The Truth About Parental Notification Laws

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The Truth About Parental Notification Laws

Mitchell Katz

Dr. Mitchell H. Katz is the Director of Health for the San Francisco Department of Public Health (SFDPH).

In her recent column Debra Saunders says that those of us who oppose Proposition 85 "argue that teenagers will tell good parents...if they are pregnant. But if pregnant teenagers don't talk to their parents, it probably is for a good reason."

While Ms. Saunders is correct in this narrow observation, the Chronicle's editorial board better understood the entire issue and recommended its readers reject Prop 85.

No law, including Prop 85, can create good family communication. Prop 85 has the added disadvantage that it will put teens in real danger. Teens "not talking to their parents for good reason" is more than just a "nifty-sounding sentence," as Ms Saunders describes it... it's reality.

Dr. Mitchell H. Katz is the Director of Health for the San Francisco Department of Public Health (SFDPH).

In her recent column Debra Saunders says that those of us who oppose Proposition 85 “argue that teenagers will tell good parents…if they are pregnant. But if pregnant teenagers don’t talk to their parents, it probably is for a good reason.”

While Ms. Saunders is correct in this narrow observation, the Chronicle’s editorial board better understood the entire issue and recommended its readers reject Prop 85.

No law, including Prop 85, can create good family communication. Prop 85 has the added disadvantage that it will put teens in real danger. Teens “not talking to their parents for good reason” is more than just a “nifty-sounding sentence,” as Ms Saunders describes it… it’s reality.<--break-> The good news is that the majority of teens already notify a parent, other family member or member of the clergy. The misfortunate minority who do not involve a parent often cite reasons such as, “fear of physical harm, being kicked out of the house, or other abuse.”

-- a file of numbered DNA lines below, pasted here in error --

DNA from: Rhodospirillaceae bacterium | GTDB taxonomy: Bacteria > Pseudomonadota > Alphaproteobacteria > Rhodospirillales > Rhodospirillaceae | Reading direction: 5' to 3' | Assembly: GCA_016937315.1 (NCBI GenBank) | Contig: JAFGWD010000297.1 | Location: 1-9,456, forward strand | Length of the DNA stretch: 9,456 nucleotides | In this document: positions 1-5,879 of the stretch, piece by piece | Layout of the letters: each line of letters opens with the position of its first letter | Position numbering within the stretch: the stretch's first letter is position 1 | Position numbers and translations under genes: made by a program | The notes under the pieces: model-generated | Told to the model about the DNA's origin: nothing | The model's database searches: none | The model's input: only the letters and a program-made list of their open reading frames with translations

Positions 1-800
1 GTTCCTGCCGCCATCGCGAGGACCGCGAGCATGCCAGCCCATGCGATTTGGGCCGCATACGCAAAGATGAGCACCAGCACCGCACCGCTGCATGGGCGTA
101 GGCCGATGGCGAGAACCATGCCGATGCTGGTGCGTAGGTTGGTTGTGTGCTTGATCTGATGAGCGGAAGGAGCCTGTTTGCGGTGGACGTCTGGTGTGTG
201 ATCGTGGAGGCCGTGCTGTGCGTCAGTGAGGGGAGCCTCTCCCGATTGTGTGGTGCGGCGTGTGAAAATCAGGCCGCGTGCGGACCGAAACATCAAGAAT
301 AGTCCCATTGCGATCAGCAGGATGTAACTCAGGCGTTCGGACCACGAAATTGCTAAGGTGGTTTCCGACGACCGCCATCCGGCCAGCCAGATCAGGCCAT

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As for Ms. Saunders’ argument that requiring parental notification before abortion can help reduce teen pregnancy, a recent New York Times study debunks this myth. Their comparison of parental notification and consent laws in other states found that they failed to reduce significantly the number of minors seeking abortions. In states with notification laws, teens often delayed medical care and counseling into the 2nd trimester of their pregnancies or crossed borders to avoid restrictions. “Common-sense” assumptions can’t be allowed to take the place of research when it comes to medical policy affecting the health of our teens.

Misguided notification laws won’t reduce teen pregnancy, but good family communication combined with strong prevention policies, medically accurate sex education and access to contraception can. In California the teen pregnancy rate has dropped 46% over the past decade thanks to prevention focused methods like these. We don’t need a law that will just put our most vulnerable teens in danger.

Parents rightfully want to be involved with their teens, but above all else they want them to be safe. As a doctor, I counsel teens to talk to their parents when facing tough decisions, but I also know that not all teens are lucky enough to have a parent they can turn to. Going before a judge is just not a realistic option. The backers of 85 are playing on the fears of responsible parents. Teen safety should be the basis of medical policy, not politics.

I urge you to join me, along with the California Nurse’s Association, the American Academy of Pediatrics, the California Medical Association, the California Teachers Association, Planned Parenthood and hundreds of other agencies who work together to help teens stay healthy and grow into healthy adults. Vote No on Proposition 85 this November.

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California, Campaign 2006